What Financing ObamaCare Means to Your Business

capitol-DCOregon businesses that do not provide health insurance for its workers might face up to a 10-percent payroll tax increase.  Speaker Nancy Pelosi (D-CA) is working on a bill to finance ObamaCare.  Under Speaker Pelosi’s plan, America’s Affordable Health Choices Act, firms with employee payrolls above $250,000, and without a company health plan, would pay a tax starting at 2% of wages per employee. That rate would quickly rise to 8% on firms with a total payroll of $400,000 or more.  The House bill will require firms to pay at least 72.5% of health-insurance premiums for individual workers and 65% for families in order to avoid the tax.

So how would this affect your business? According to a 2008 Kaiser Family Foundation survey, three in five small businesses fail to meet the “Pelosi test” and would be required to pay the tax. Sageworks, Inc., a financial consulting firm, calculated that companies with a total payroll between $750,000 and $1 million a year would on average lose one-third of their net profits.

This loss is on top of the 45% income tax and surtax that many small business owners would also pay as part of the proposed House bill.  The total reduction in some small business profits would climb as high as 80%, which could lead to a reduced workforce.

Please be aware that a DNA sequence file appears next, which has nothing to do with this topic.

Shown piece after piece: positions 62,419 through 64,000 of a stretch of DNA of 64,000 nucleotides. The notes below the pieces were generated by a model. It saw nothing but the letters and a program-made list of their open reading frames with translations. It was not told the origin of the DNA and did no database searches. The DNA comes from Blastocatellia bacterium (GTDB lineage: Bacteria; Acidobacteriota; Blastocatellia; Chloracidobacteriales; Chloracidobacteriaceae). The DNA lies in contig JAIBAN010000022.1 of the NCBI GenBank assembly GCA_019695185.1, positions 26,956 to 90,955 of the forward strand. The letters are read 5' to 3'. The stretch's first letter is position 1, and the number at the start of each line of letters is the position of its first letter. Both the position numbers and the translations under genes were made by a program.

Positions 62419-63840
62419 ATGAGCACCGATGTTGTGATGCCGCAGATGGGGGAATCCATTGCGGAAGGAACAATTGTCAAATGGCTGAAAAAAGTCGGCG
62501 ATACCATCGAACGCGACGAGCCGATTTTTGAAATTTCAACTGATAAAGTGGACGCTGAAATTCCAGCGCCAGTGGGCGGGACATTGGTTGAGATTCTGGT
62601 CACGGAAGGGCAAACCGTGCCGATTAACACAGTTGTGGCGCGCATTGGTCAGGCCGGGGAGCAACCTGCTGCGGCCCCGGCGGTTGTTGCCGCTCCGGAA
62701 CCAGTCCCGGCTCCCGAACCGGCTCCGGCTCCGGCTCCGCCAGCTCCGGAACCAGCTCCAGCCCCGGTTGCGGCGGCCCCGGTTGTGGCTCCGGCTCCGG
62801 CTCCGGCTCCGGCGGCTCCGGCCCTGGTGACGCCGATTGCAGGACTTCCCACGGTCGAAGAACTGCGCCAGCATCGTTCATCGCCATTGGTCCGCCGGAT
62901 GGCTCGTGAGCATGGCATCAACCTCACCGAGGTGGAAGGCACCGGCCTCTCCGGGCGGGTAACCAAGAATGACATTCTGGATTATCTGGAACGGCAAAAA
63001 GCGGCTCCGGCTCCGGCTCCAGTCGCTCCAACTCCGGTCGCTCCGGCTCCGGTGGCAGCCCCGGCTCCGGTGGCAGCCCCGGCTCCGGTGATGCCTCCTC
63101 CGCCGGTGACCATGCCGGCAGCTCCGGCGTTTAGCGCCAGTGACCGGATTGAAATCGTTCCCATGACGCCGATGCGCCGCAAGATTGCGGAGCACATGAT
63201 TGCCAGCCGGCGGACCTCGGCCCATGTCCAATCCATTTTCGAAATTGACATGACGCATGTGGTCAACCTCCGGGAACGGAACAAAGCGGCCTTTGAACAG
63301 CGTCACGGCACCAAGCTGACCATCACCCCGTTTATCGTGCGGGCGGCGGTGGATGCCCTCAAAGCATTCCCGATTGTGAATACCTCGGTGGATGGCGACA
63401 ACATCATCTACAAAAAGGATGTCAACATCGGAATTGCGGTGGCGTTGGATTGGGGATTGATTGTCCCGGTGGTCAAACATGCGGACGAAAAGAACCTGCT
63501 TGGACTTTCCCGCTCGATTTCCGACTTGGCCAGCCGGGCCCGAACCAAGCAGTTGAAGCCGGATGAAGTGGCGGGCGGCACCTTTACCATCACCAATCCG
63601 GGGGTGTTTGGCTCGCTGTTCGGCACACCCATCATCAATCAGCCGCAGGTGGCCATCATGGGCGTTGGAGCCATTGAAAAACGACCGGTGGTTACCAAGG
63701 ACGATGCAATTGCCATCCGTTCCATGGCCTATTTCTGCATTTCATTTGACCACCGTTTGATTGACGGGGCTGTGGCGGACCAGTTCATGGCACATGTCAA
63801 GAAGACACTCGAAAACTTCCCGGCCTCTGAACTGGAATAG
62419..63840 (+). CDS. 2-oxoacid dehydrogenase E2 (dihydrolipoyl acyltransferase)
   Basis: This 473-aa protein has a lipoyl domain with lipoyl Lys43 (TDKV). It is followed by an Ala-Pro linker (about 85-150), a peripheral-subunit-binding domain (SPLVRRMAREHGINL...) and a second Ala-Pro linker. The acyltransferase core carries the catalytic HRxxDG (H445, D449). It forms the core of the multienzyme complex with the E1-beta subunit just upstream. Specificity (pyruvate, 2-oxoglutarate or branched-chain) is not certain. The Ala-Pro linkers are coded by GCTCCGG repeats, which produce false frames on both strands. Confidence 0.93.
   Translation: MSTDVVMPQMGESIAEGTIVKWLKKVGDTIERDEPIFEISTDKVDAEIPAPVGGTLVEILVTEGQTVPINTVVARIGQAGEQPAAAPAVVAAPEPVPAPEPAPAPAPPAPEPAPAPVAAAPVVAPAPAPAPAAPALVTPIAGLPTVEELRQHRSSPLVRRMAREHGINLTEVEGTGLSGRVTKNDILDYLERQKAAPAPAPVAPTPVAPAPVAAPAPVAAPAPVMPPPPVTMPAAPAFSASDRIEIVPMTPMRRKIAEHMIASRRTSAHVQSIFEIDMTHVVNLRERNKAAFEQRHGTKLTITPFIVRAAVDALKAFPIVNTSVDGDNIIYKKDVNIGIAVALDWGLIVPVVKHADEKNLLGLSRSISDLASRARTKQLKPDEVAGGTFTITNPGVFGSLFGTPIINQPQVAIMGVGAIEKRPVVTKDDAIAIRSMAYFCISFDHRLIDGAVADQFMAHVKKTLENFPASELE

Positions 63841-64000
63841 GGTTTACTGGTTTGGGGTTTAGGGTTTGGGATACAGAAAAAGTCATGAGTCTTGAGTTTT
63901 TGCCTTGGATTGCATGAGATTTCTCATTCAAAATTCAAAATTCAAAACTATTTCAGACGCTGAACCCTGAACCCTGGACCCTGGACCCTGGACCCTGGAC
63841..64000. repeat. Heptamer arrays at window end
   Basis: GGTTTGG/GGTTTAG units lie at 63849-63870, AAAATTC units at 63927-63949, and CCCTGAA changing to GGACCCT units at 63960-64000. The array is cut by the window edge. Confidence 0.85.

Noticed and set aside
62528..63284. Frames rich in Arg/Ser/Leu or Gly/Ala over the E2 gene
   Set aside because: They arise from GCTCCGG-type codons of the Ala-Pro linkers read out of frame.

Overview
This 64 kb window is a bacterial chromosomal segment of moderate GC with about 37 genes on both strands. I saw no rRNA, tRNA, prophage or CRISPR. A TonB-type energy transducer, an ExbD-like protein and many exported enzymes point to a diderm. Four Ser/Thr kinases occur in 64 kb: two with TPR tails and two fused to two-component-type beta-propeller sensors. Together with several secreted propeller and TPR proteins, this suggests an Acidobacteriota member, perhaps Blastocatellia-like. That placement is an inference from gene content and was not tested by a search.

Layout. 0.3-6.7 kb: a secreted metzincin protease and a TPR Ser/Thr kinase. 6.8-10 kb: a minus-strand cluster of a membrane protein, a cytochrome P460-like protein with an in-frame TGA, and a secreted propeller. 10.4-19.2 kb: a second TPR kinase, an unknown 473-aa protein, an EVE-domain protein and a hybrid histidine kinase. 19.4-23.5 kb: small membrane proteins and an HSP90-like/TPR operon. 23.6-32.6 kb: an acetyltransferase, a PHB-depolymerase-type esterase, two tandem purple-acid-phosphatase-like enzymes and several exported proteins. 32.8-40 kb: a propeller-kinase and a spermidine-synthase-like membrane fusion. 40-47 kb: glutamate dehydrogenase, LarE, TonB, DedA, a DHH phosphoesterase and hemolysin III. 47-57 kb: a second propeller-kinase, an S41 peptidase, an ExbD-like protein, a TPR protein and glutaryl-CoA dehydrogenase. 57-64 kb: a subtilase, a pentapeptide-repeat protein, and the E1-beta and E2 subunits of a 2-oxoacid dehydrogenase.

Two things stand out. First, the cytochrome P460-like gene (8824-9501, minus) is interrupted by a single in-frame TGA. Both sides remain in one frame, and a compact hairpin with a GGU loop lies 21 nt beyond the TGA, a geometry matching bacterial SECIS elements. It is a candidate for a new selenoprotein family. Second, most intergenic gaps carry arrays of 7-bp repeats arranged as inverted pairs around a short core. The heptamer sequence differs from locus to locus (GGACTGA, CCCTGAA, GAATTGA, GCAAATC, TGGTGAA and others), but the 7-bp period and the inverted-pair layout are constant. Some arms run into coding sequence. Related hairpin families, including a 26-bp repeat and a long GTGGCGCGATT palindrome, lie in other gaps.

In addition to the payroll tax, House democrats are also proposing a surcharge plan to finance ObamaCare.  Beginning in 2011, couples who file jointly with adjusted gross incomes between $350,000 and $500,000 would pay an additional 1 percent in income tax, while those with incomes of $500,000 to $1 million would pay an additional 1.5 percent.
The total cost of the ObamaCare Health Plan is estimated at $1.5 trillion, about $1 trillion more than the tax surcharge would generate. The other $1 trillion would come from a combination of spending cuts, business taxes and penalties for employers and individuals who do not get coverage.

The U.S. Senate postponed the vote for ObamaCare until September, while a bi-partisan group of Senators serving on the finance committee work to reach an agreement.  Whether the plan is funded by a payroll tax, an income tax, or both, Oregon businesses must find ways to pay for employees health care expenses without reducing jobs.

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